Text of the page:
Where does America stand in the new geopolitics of oil?

Oil prices could go up in 2017, thanks to geopolitical events such as instability in the Middle East, a resurgent Russia, and political transitions in the United States and Europe. But North American oil production has the potential to mitigate these geopolitically driven spikes.

Oil supply in 2015 and 2016 consistently outpaced demand by 1–2 million barrels a day. Despite conflict in the Middle East and terrorist attacks from Paris to San Bernardino, oil prices plummeted. Huge inventories dampened fears that instability and conflict could disrupt supply. This year, with an oil market roughly in balance, war, terrorism and political instability could re-inject the potential for prices to rise.

The re-emergence of OPEC (the Organization of Petroleum Exporting Countries) from hibernation shapes today’s market outlook. In November 2014, OPEC did not try to balance oil supply and demand, contending that production cuts would surrender market share to its competitors. Instead, the OPEC countries produced more. Plummeting prices curtailed oil investments both in North America and around the world, and forced a structural shift in global production capacity.

Two years and cuts of about 1.5 million barrels a day in global output later, OPEC changed strategy in November 2016, collaborating with many non-OPEC producers (notably Russia) to restrict supply for six months in 2017. Brent oil has jumped from a price band of about $40–50 per barrel to $50–60.

Forecasting whether such deals will last is always filled with folly, but this we do know: the economically weakest producers, Nigeria and Libya, were excluded from the cuts. In crippled Venezuela, declining production may have been a foregone conclusion. Iran was allowed an increase it was already achieving, and Iraq will do less than others. For their modest cuts of about 4%, the OPEC countries gained a very substantial increase in net revenue.

Turmoil in the Middle East

Against this backdrop of oil, the Middle East promises more instability. President Assad, with Russia’s help, expanded his control of Syria; Aleppo is destroyed, and Syria’s opposition will likely mistrust any political promises that could bring peace. ISIS, meanwhile, may have lost its caliphate, but it has retreated to a war of terror that has long since spread beyond the region. Iraq’s internal fighting threatens to increase once the unifying mission of kicking ISIS out of Mosul is accomplished. The Yemen war seems unwinnable, but none of the parties will accept losing it.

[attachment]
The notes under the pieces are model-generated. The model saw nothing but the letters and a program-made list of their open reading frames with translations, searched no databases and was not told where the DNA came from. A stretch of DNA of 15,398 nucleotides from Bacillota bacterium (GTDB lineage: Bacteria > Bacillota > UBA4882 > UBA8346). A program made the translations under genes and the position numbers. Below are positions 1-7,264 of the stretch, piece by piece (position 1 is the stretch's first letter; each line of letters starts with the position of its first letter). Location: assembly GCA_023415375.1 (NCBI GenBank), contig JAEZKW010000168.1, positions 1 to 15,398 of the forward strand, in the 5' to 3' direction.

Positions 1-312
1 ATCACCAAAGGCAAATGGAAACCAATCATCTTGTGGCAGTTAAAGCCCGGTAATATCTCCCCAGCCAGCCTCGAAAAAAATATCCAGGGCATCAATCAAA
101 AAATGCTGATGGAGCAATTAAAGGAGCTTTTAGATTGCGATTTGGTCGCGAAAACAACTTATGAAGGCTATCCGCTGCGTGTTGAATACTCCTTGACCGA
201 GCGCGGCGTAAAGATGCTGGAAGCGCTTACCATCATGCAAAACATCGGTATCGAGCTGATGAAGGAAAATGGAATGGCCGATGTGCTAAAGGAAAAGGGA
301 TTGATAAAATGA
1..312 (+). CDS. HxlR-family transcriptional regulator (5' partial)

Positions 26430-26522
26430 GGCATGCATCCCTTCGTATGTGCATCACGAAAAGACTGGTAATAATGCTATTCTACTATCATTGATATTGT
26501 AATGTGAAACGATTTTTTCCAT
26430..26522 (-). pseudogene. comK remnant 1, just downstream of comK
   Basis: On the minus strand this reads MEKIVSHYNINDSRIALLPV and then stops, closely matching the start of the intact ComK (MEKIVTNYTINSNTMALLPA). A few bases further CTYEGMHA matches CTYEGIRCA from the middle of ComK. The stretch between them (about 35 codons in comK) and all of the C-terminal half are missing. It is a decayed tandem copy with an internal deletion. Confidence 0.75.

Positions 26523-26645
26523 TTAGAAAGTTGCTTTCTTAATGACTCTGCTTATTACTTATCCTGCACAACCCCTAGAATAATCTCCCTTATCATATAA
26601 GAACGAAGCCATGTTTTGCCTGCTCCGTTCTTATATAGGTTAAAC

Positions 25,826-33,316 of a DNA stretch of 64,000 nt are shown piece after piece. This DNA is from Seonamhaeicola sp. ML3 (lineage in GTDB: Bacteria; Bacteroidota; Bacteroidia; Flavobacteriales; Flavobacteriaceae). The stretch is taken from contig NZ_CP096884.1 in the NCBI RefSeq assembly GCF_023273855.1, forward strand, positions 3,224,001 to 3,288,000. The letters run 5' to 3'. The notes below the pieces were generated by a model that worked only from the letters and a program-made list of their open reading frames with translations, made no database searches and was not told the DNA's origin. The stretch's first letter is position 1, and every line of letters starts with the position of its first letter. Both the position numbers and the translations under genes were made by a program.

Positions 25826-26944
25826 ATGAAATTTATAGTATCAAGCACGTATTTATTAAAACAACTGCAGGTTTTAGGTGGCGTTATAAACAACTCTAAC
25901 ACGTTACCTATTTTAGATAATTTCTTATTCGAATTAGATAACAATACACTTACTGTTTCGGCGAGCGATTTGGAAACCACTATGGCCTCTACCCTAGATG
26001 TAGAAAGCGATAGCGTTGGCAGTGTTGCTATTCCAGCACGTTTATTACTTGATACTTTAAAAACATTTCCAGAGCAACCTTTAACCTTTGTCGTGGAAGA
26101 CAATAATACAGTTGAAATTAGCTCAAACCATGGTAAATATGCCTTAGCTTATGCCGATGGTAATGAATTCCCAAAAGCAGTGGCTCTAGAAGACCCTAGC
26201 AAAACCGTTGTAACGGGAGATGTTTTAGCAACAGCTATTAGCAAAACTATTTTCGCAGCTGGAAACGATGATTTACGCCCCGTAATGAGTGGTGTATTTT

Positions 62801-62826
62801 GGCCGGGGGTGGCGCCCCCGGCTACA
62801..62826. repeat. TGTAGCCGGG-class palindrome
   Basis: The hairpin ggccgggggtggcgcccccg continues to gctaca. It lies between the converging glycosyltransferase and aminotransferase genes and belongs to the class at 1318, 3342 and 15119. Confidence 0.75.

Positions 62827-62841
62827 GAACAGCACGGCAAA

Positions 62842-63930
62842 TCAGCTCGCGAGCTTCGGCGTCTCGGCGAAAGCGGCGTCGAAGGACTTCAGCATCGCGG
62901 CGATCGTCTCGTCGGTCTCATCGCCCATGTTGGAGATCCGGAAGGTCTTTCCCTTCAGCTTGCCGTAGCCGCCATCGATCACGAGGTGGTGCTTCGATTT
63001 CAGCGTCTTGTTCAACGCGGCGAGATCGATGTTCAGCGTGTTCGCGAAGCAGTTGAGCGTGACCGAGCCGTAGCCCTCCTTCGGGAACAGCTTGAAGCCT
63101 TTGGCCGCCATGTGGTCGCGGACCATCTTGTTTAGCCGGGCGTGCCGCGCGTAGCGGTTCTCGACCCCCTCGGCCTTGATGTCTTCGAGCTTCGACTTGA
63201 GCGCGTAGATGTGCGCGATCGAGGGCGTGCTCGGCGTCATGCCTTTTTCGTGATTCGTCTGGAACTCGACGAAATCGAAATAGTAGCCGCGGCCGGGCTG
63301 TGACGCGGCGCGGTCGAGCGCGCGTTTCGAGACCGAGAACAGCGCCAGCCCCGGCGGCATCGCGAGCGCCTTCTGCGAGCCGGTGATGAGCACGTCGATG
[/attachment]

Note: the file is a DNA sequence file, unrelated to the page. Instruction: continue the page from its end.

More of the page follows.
Iran has grown bolder. With its new Russian alliance in Syria, the country has retained its Syrian supply channel to Hezbollah. The Iran nuclear deal has pushed back the breakout time for a nuclear weapon from two months to a year. Still, Iran has returned to historic levels of oil production and repatriated some frozen bank accounts. All of that has increased the security fears of neighbouring Sunni states.

Russia defied predictions that it would stumble in Syria, and now is a power broker. Neither Syria, nor Gulf security, nor oil markets can be realigned without Russia’s cooperation. President Putin stands confident that when electoral outcomes are clear, from the United States to France to Germany, Russia will no longer be dismissed as a regional power but rather regarded as a major global arbiter.

The Trump administration takes office in the midst of these instabilities. President-Elect Trump has consciously sown uncertainty about his foreign and security policy direction, but on oil he has been clear: that he will not impose new regulations that would have curtailed how and where companies can drill for oil and roll back some existing regulations (although remember that much US oil and gas regulation is on the state level). Global demand and the competitiveness of American production will have the final word on whether US deregulation will significantly add more oil to US markets. But in terms of upside price risk, US producers will add market stability.

Indeed, entrepreneurship, technology and market pressures have lowered weighted break-even prices for US shale oil production from $79 to $48 per barrel since 2014. In the new price band of $50–60 per barrel, expect higher US production. From 2012 to 2017 we will have seen a full shale “mini cycle”. American shale production helped bury the concept of peak oil, then contracted to balance supply with demand, and now in 2017 will increase again. Thousands of American producers have become a new fixture in mitigating geopolitical energy risk.

Perhaps, some will argue, little of this discussion will matter if climate change concerns usher in peak demand for oil. Estimates for peak demand vary wildly, from the mid-2020s to about 2040. Most scenarios acknowledge that even after peaking, by 2040 oil will still make up around 25% of the fuel mix (it’s more than 30% today).

Those who ignore oil’s economic importance, its impact on growth, and the reciprocal relationships between oil and geopolitics, do so to the detriment of their commercial and security interests.


Originally published at weforum.org.

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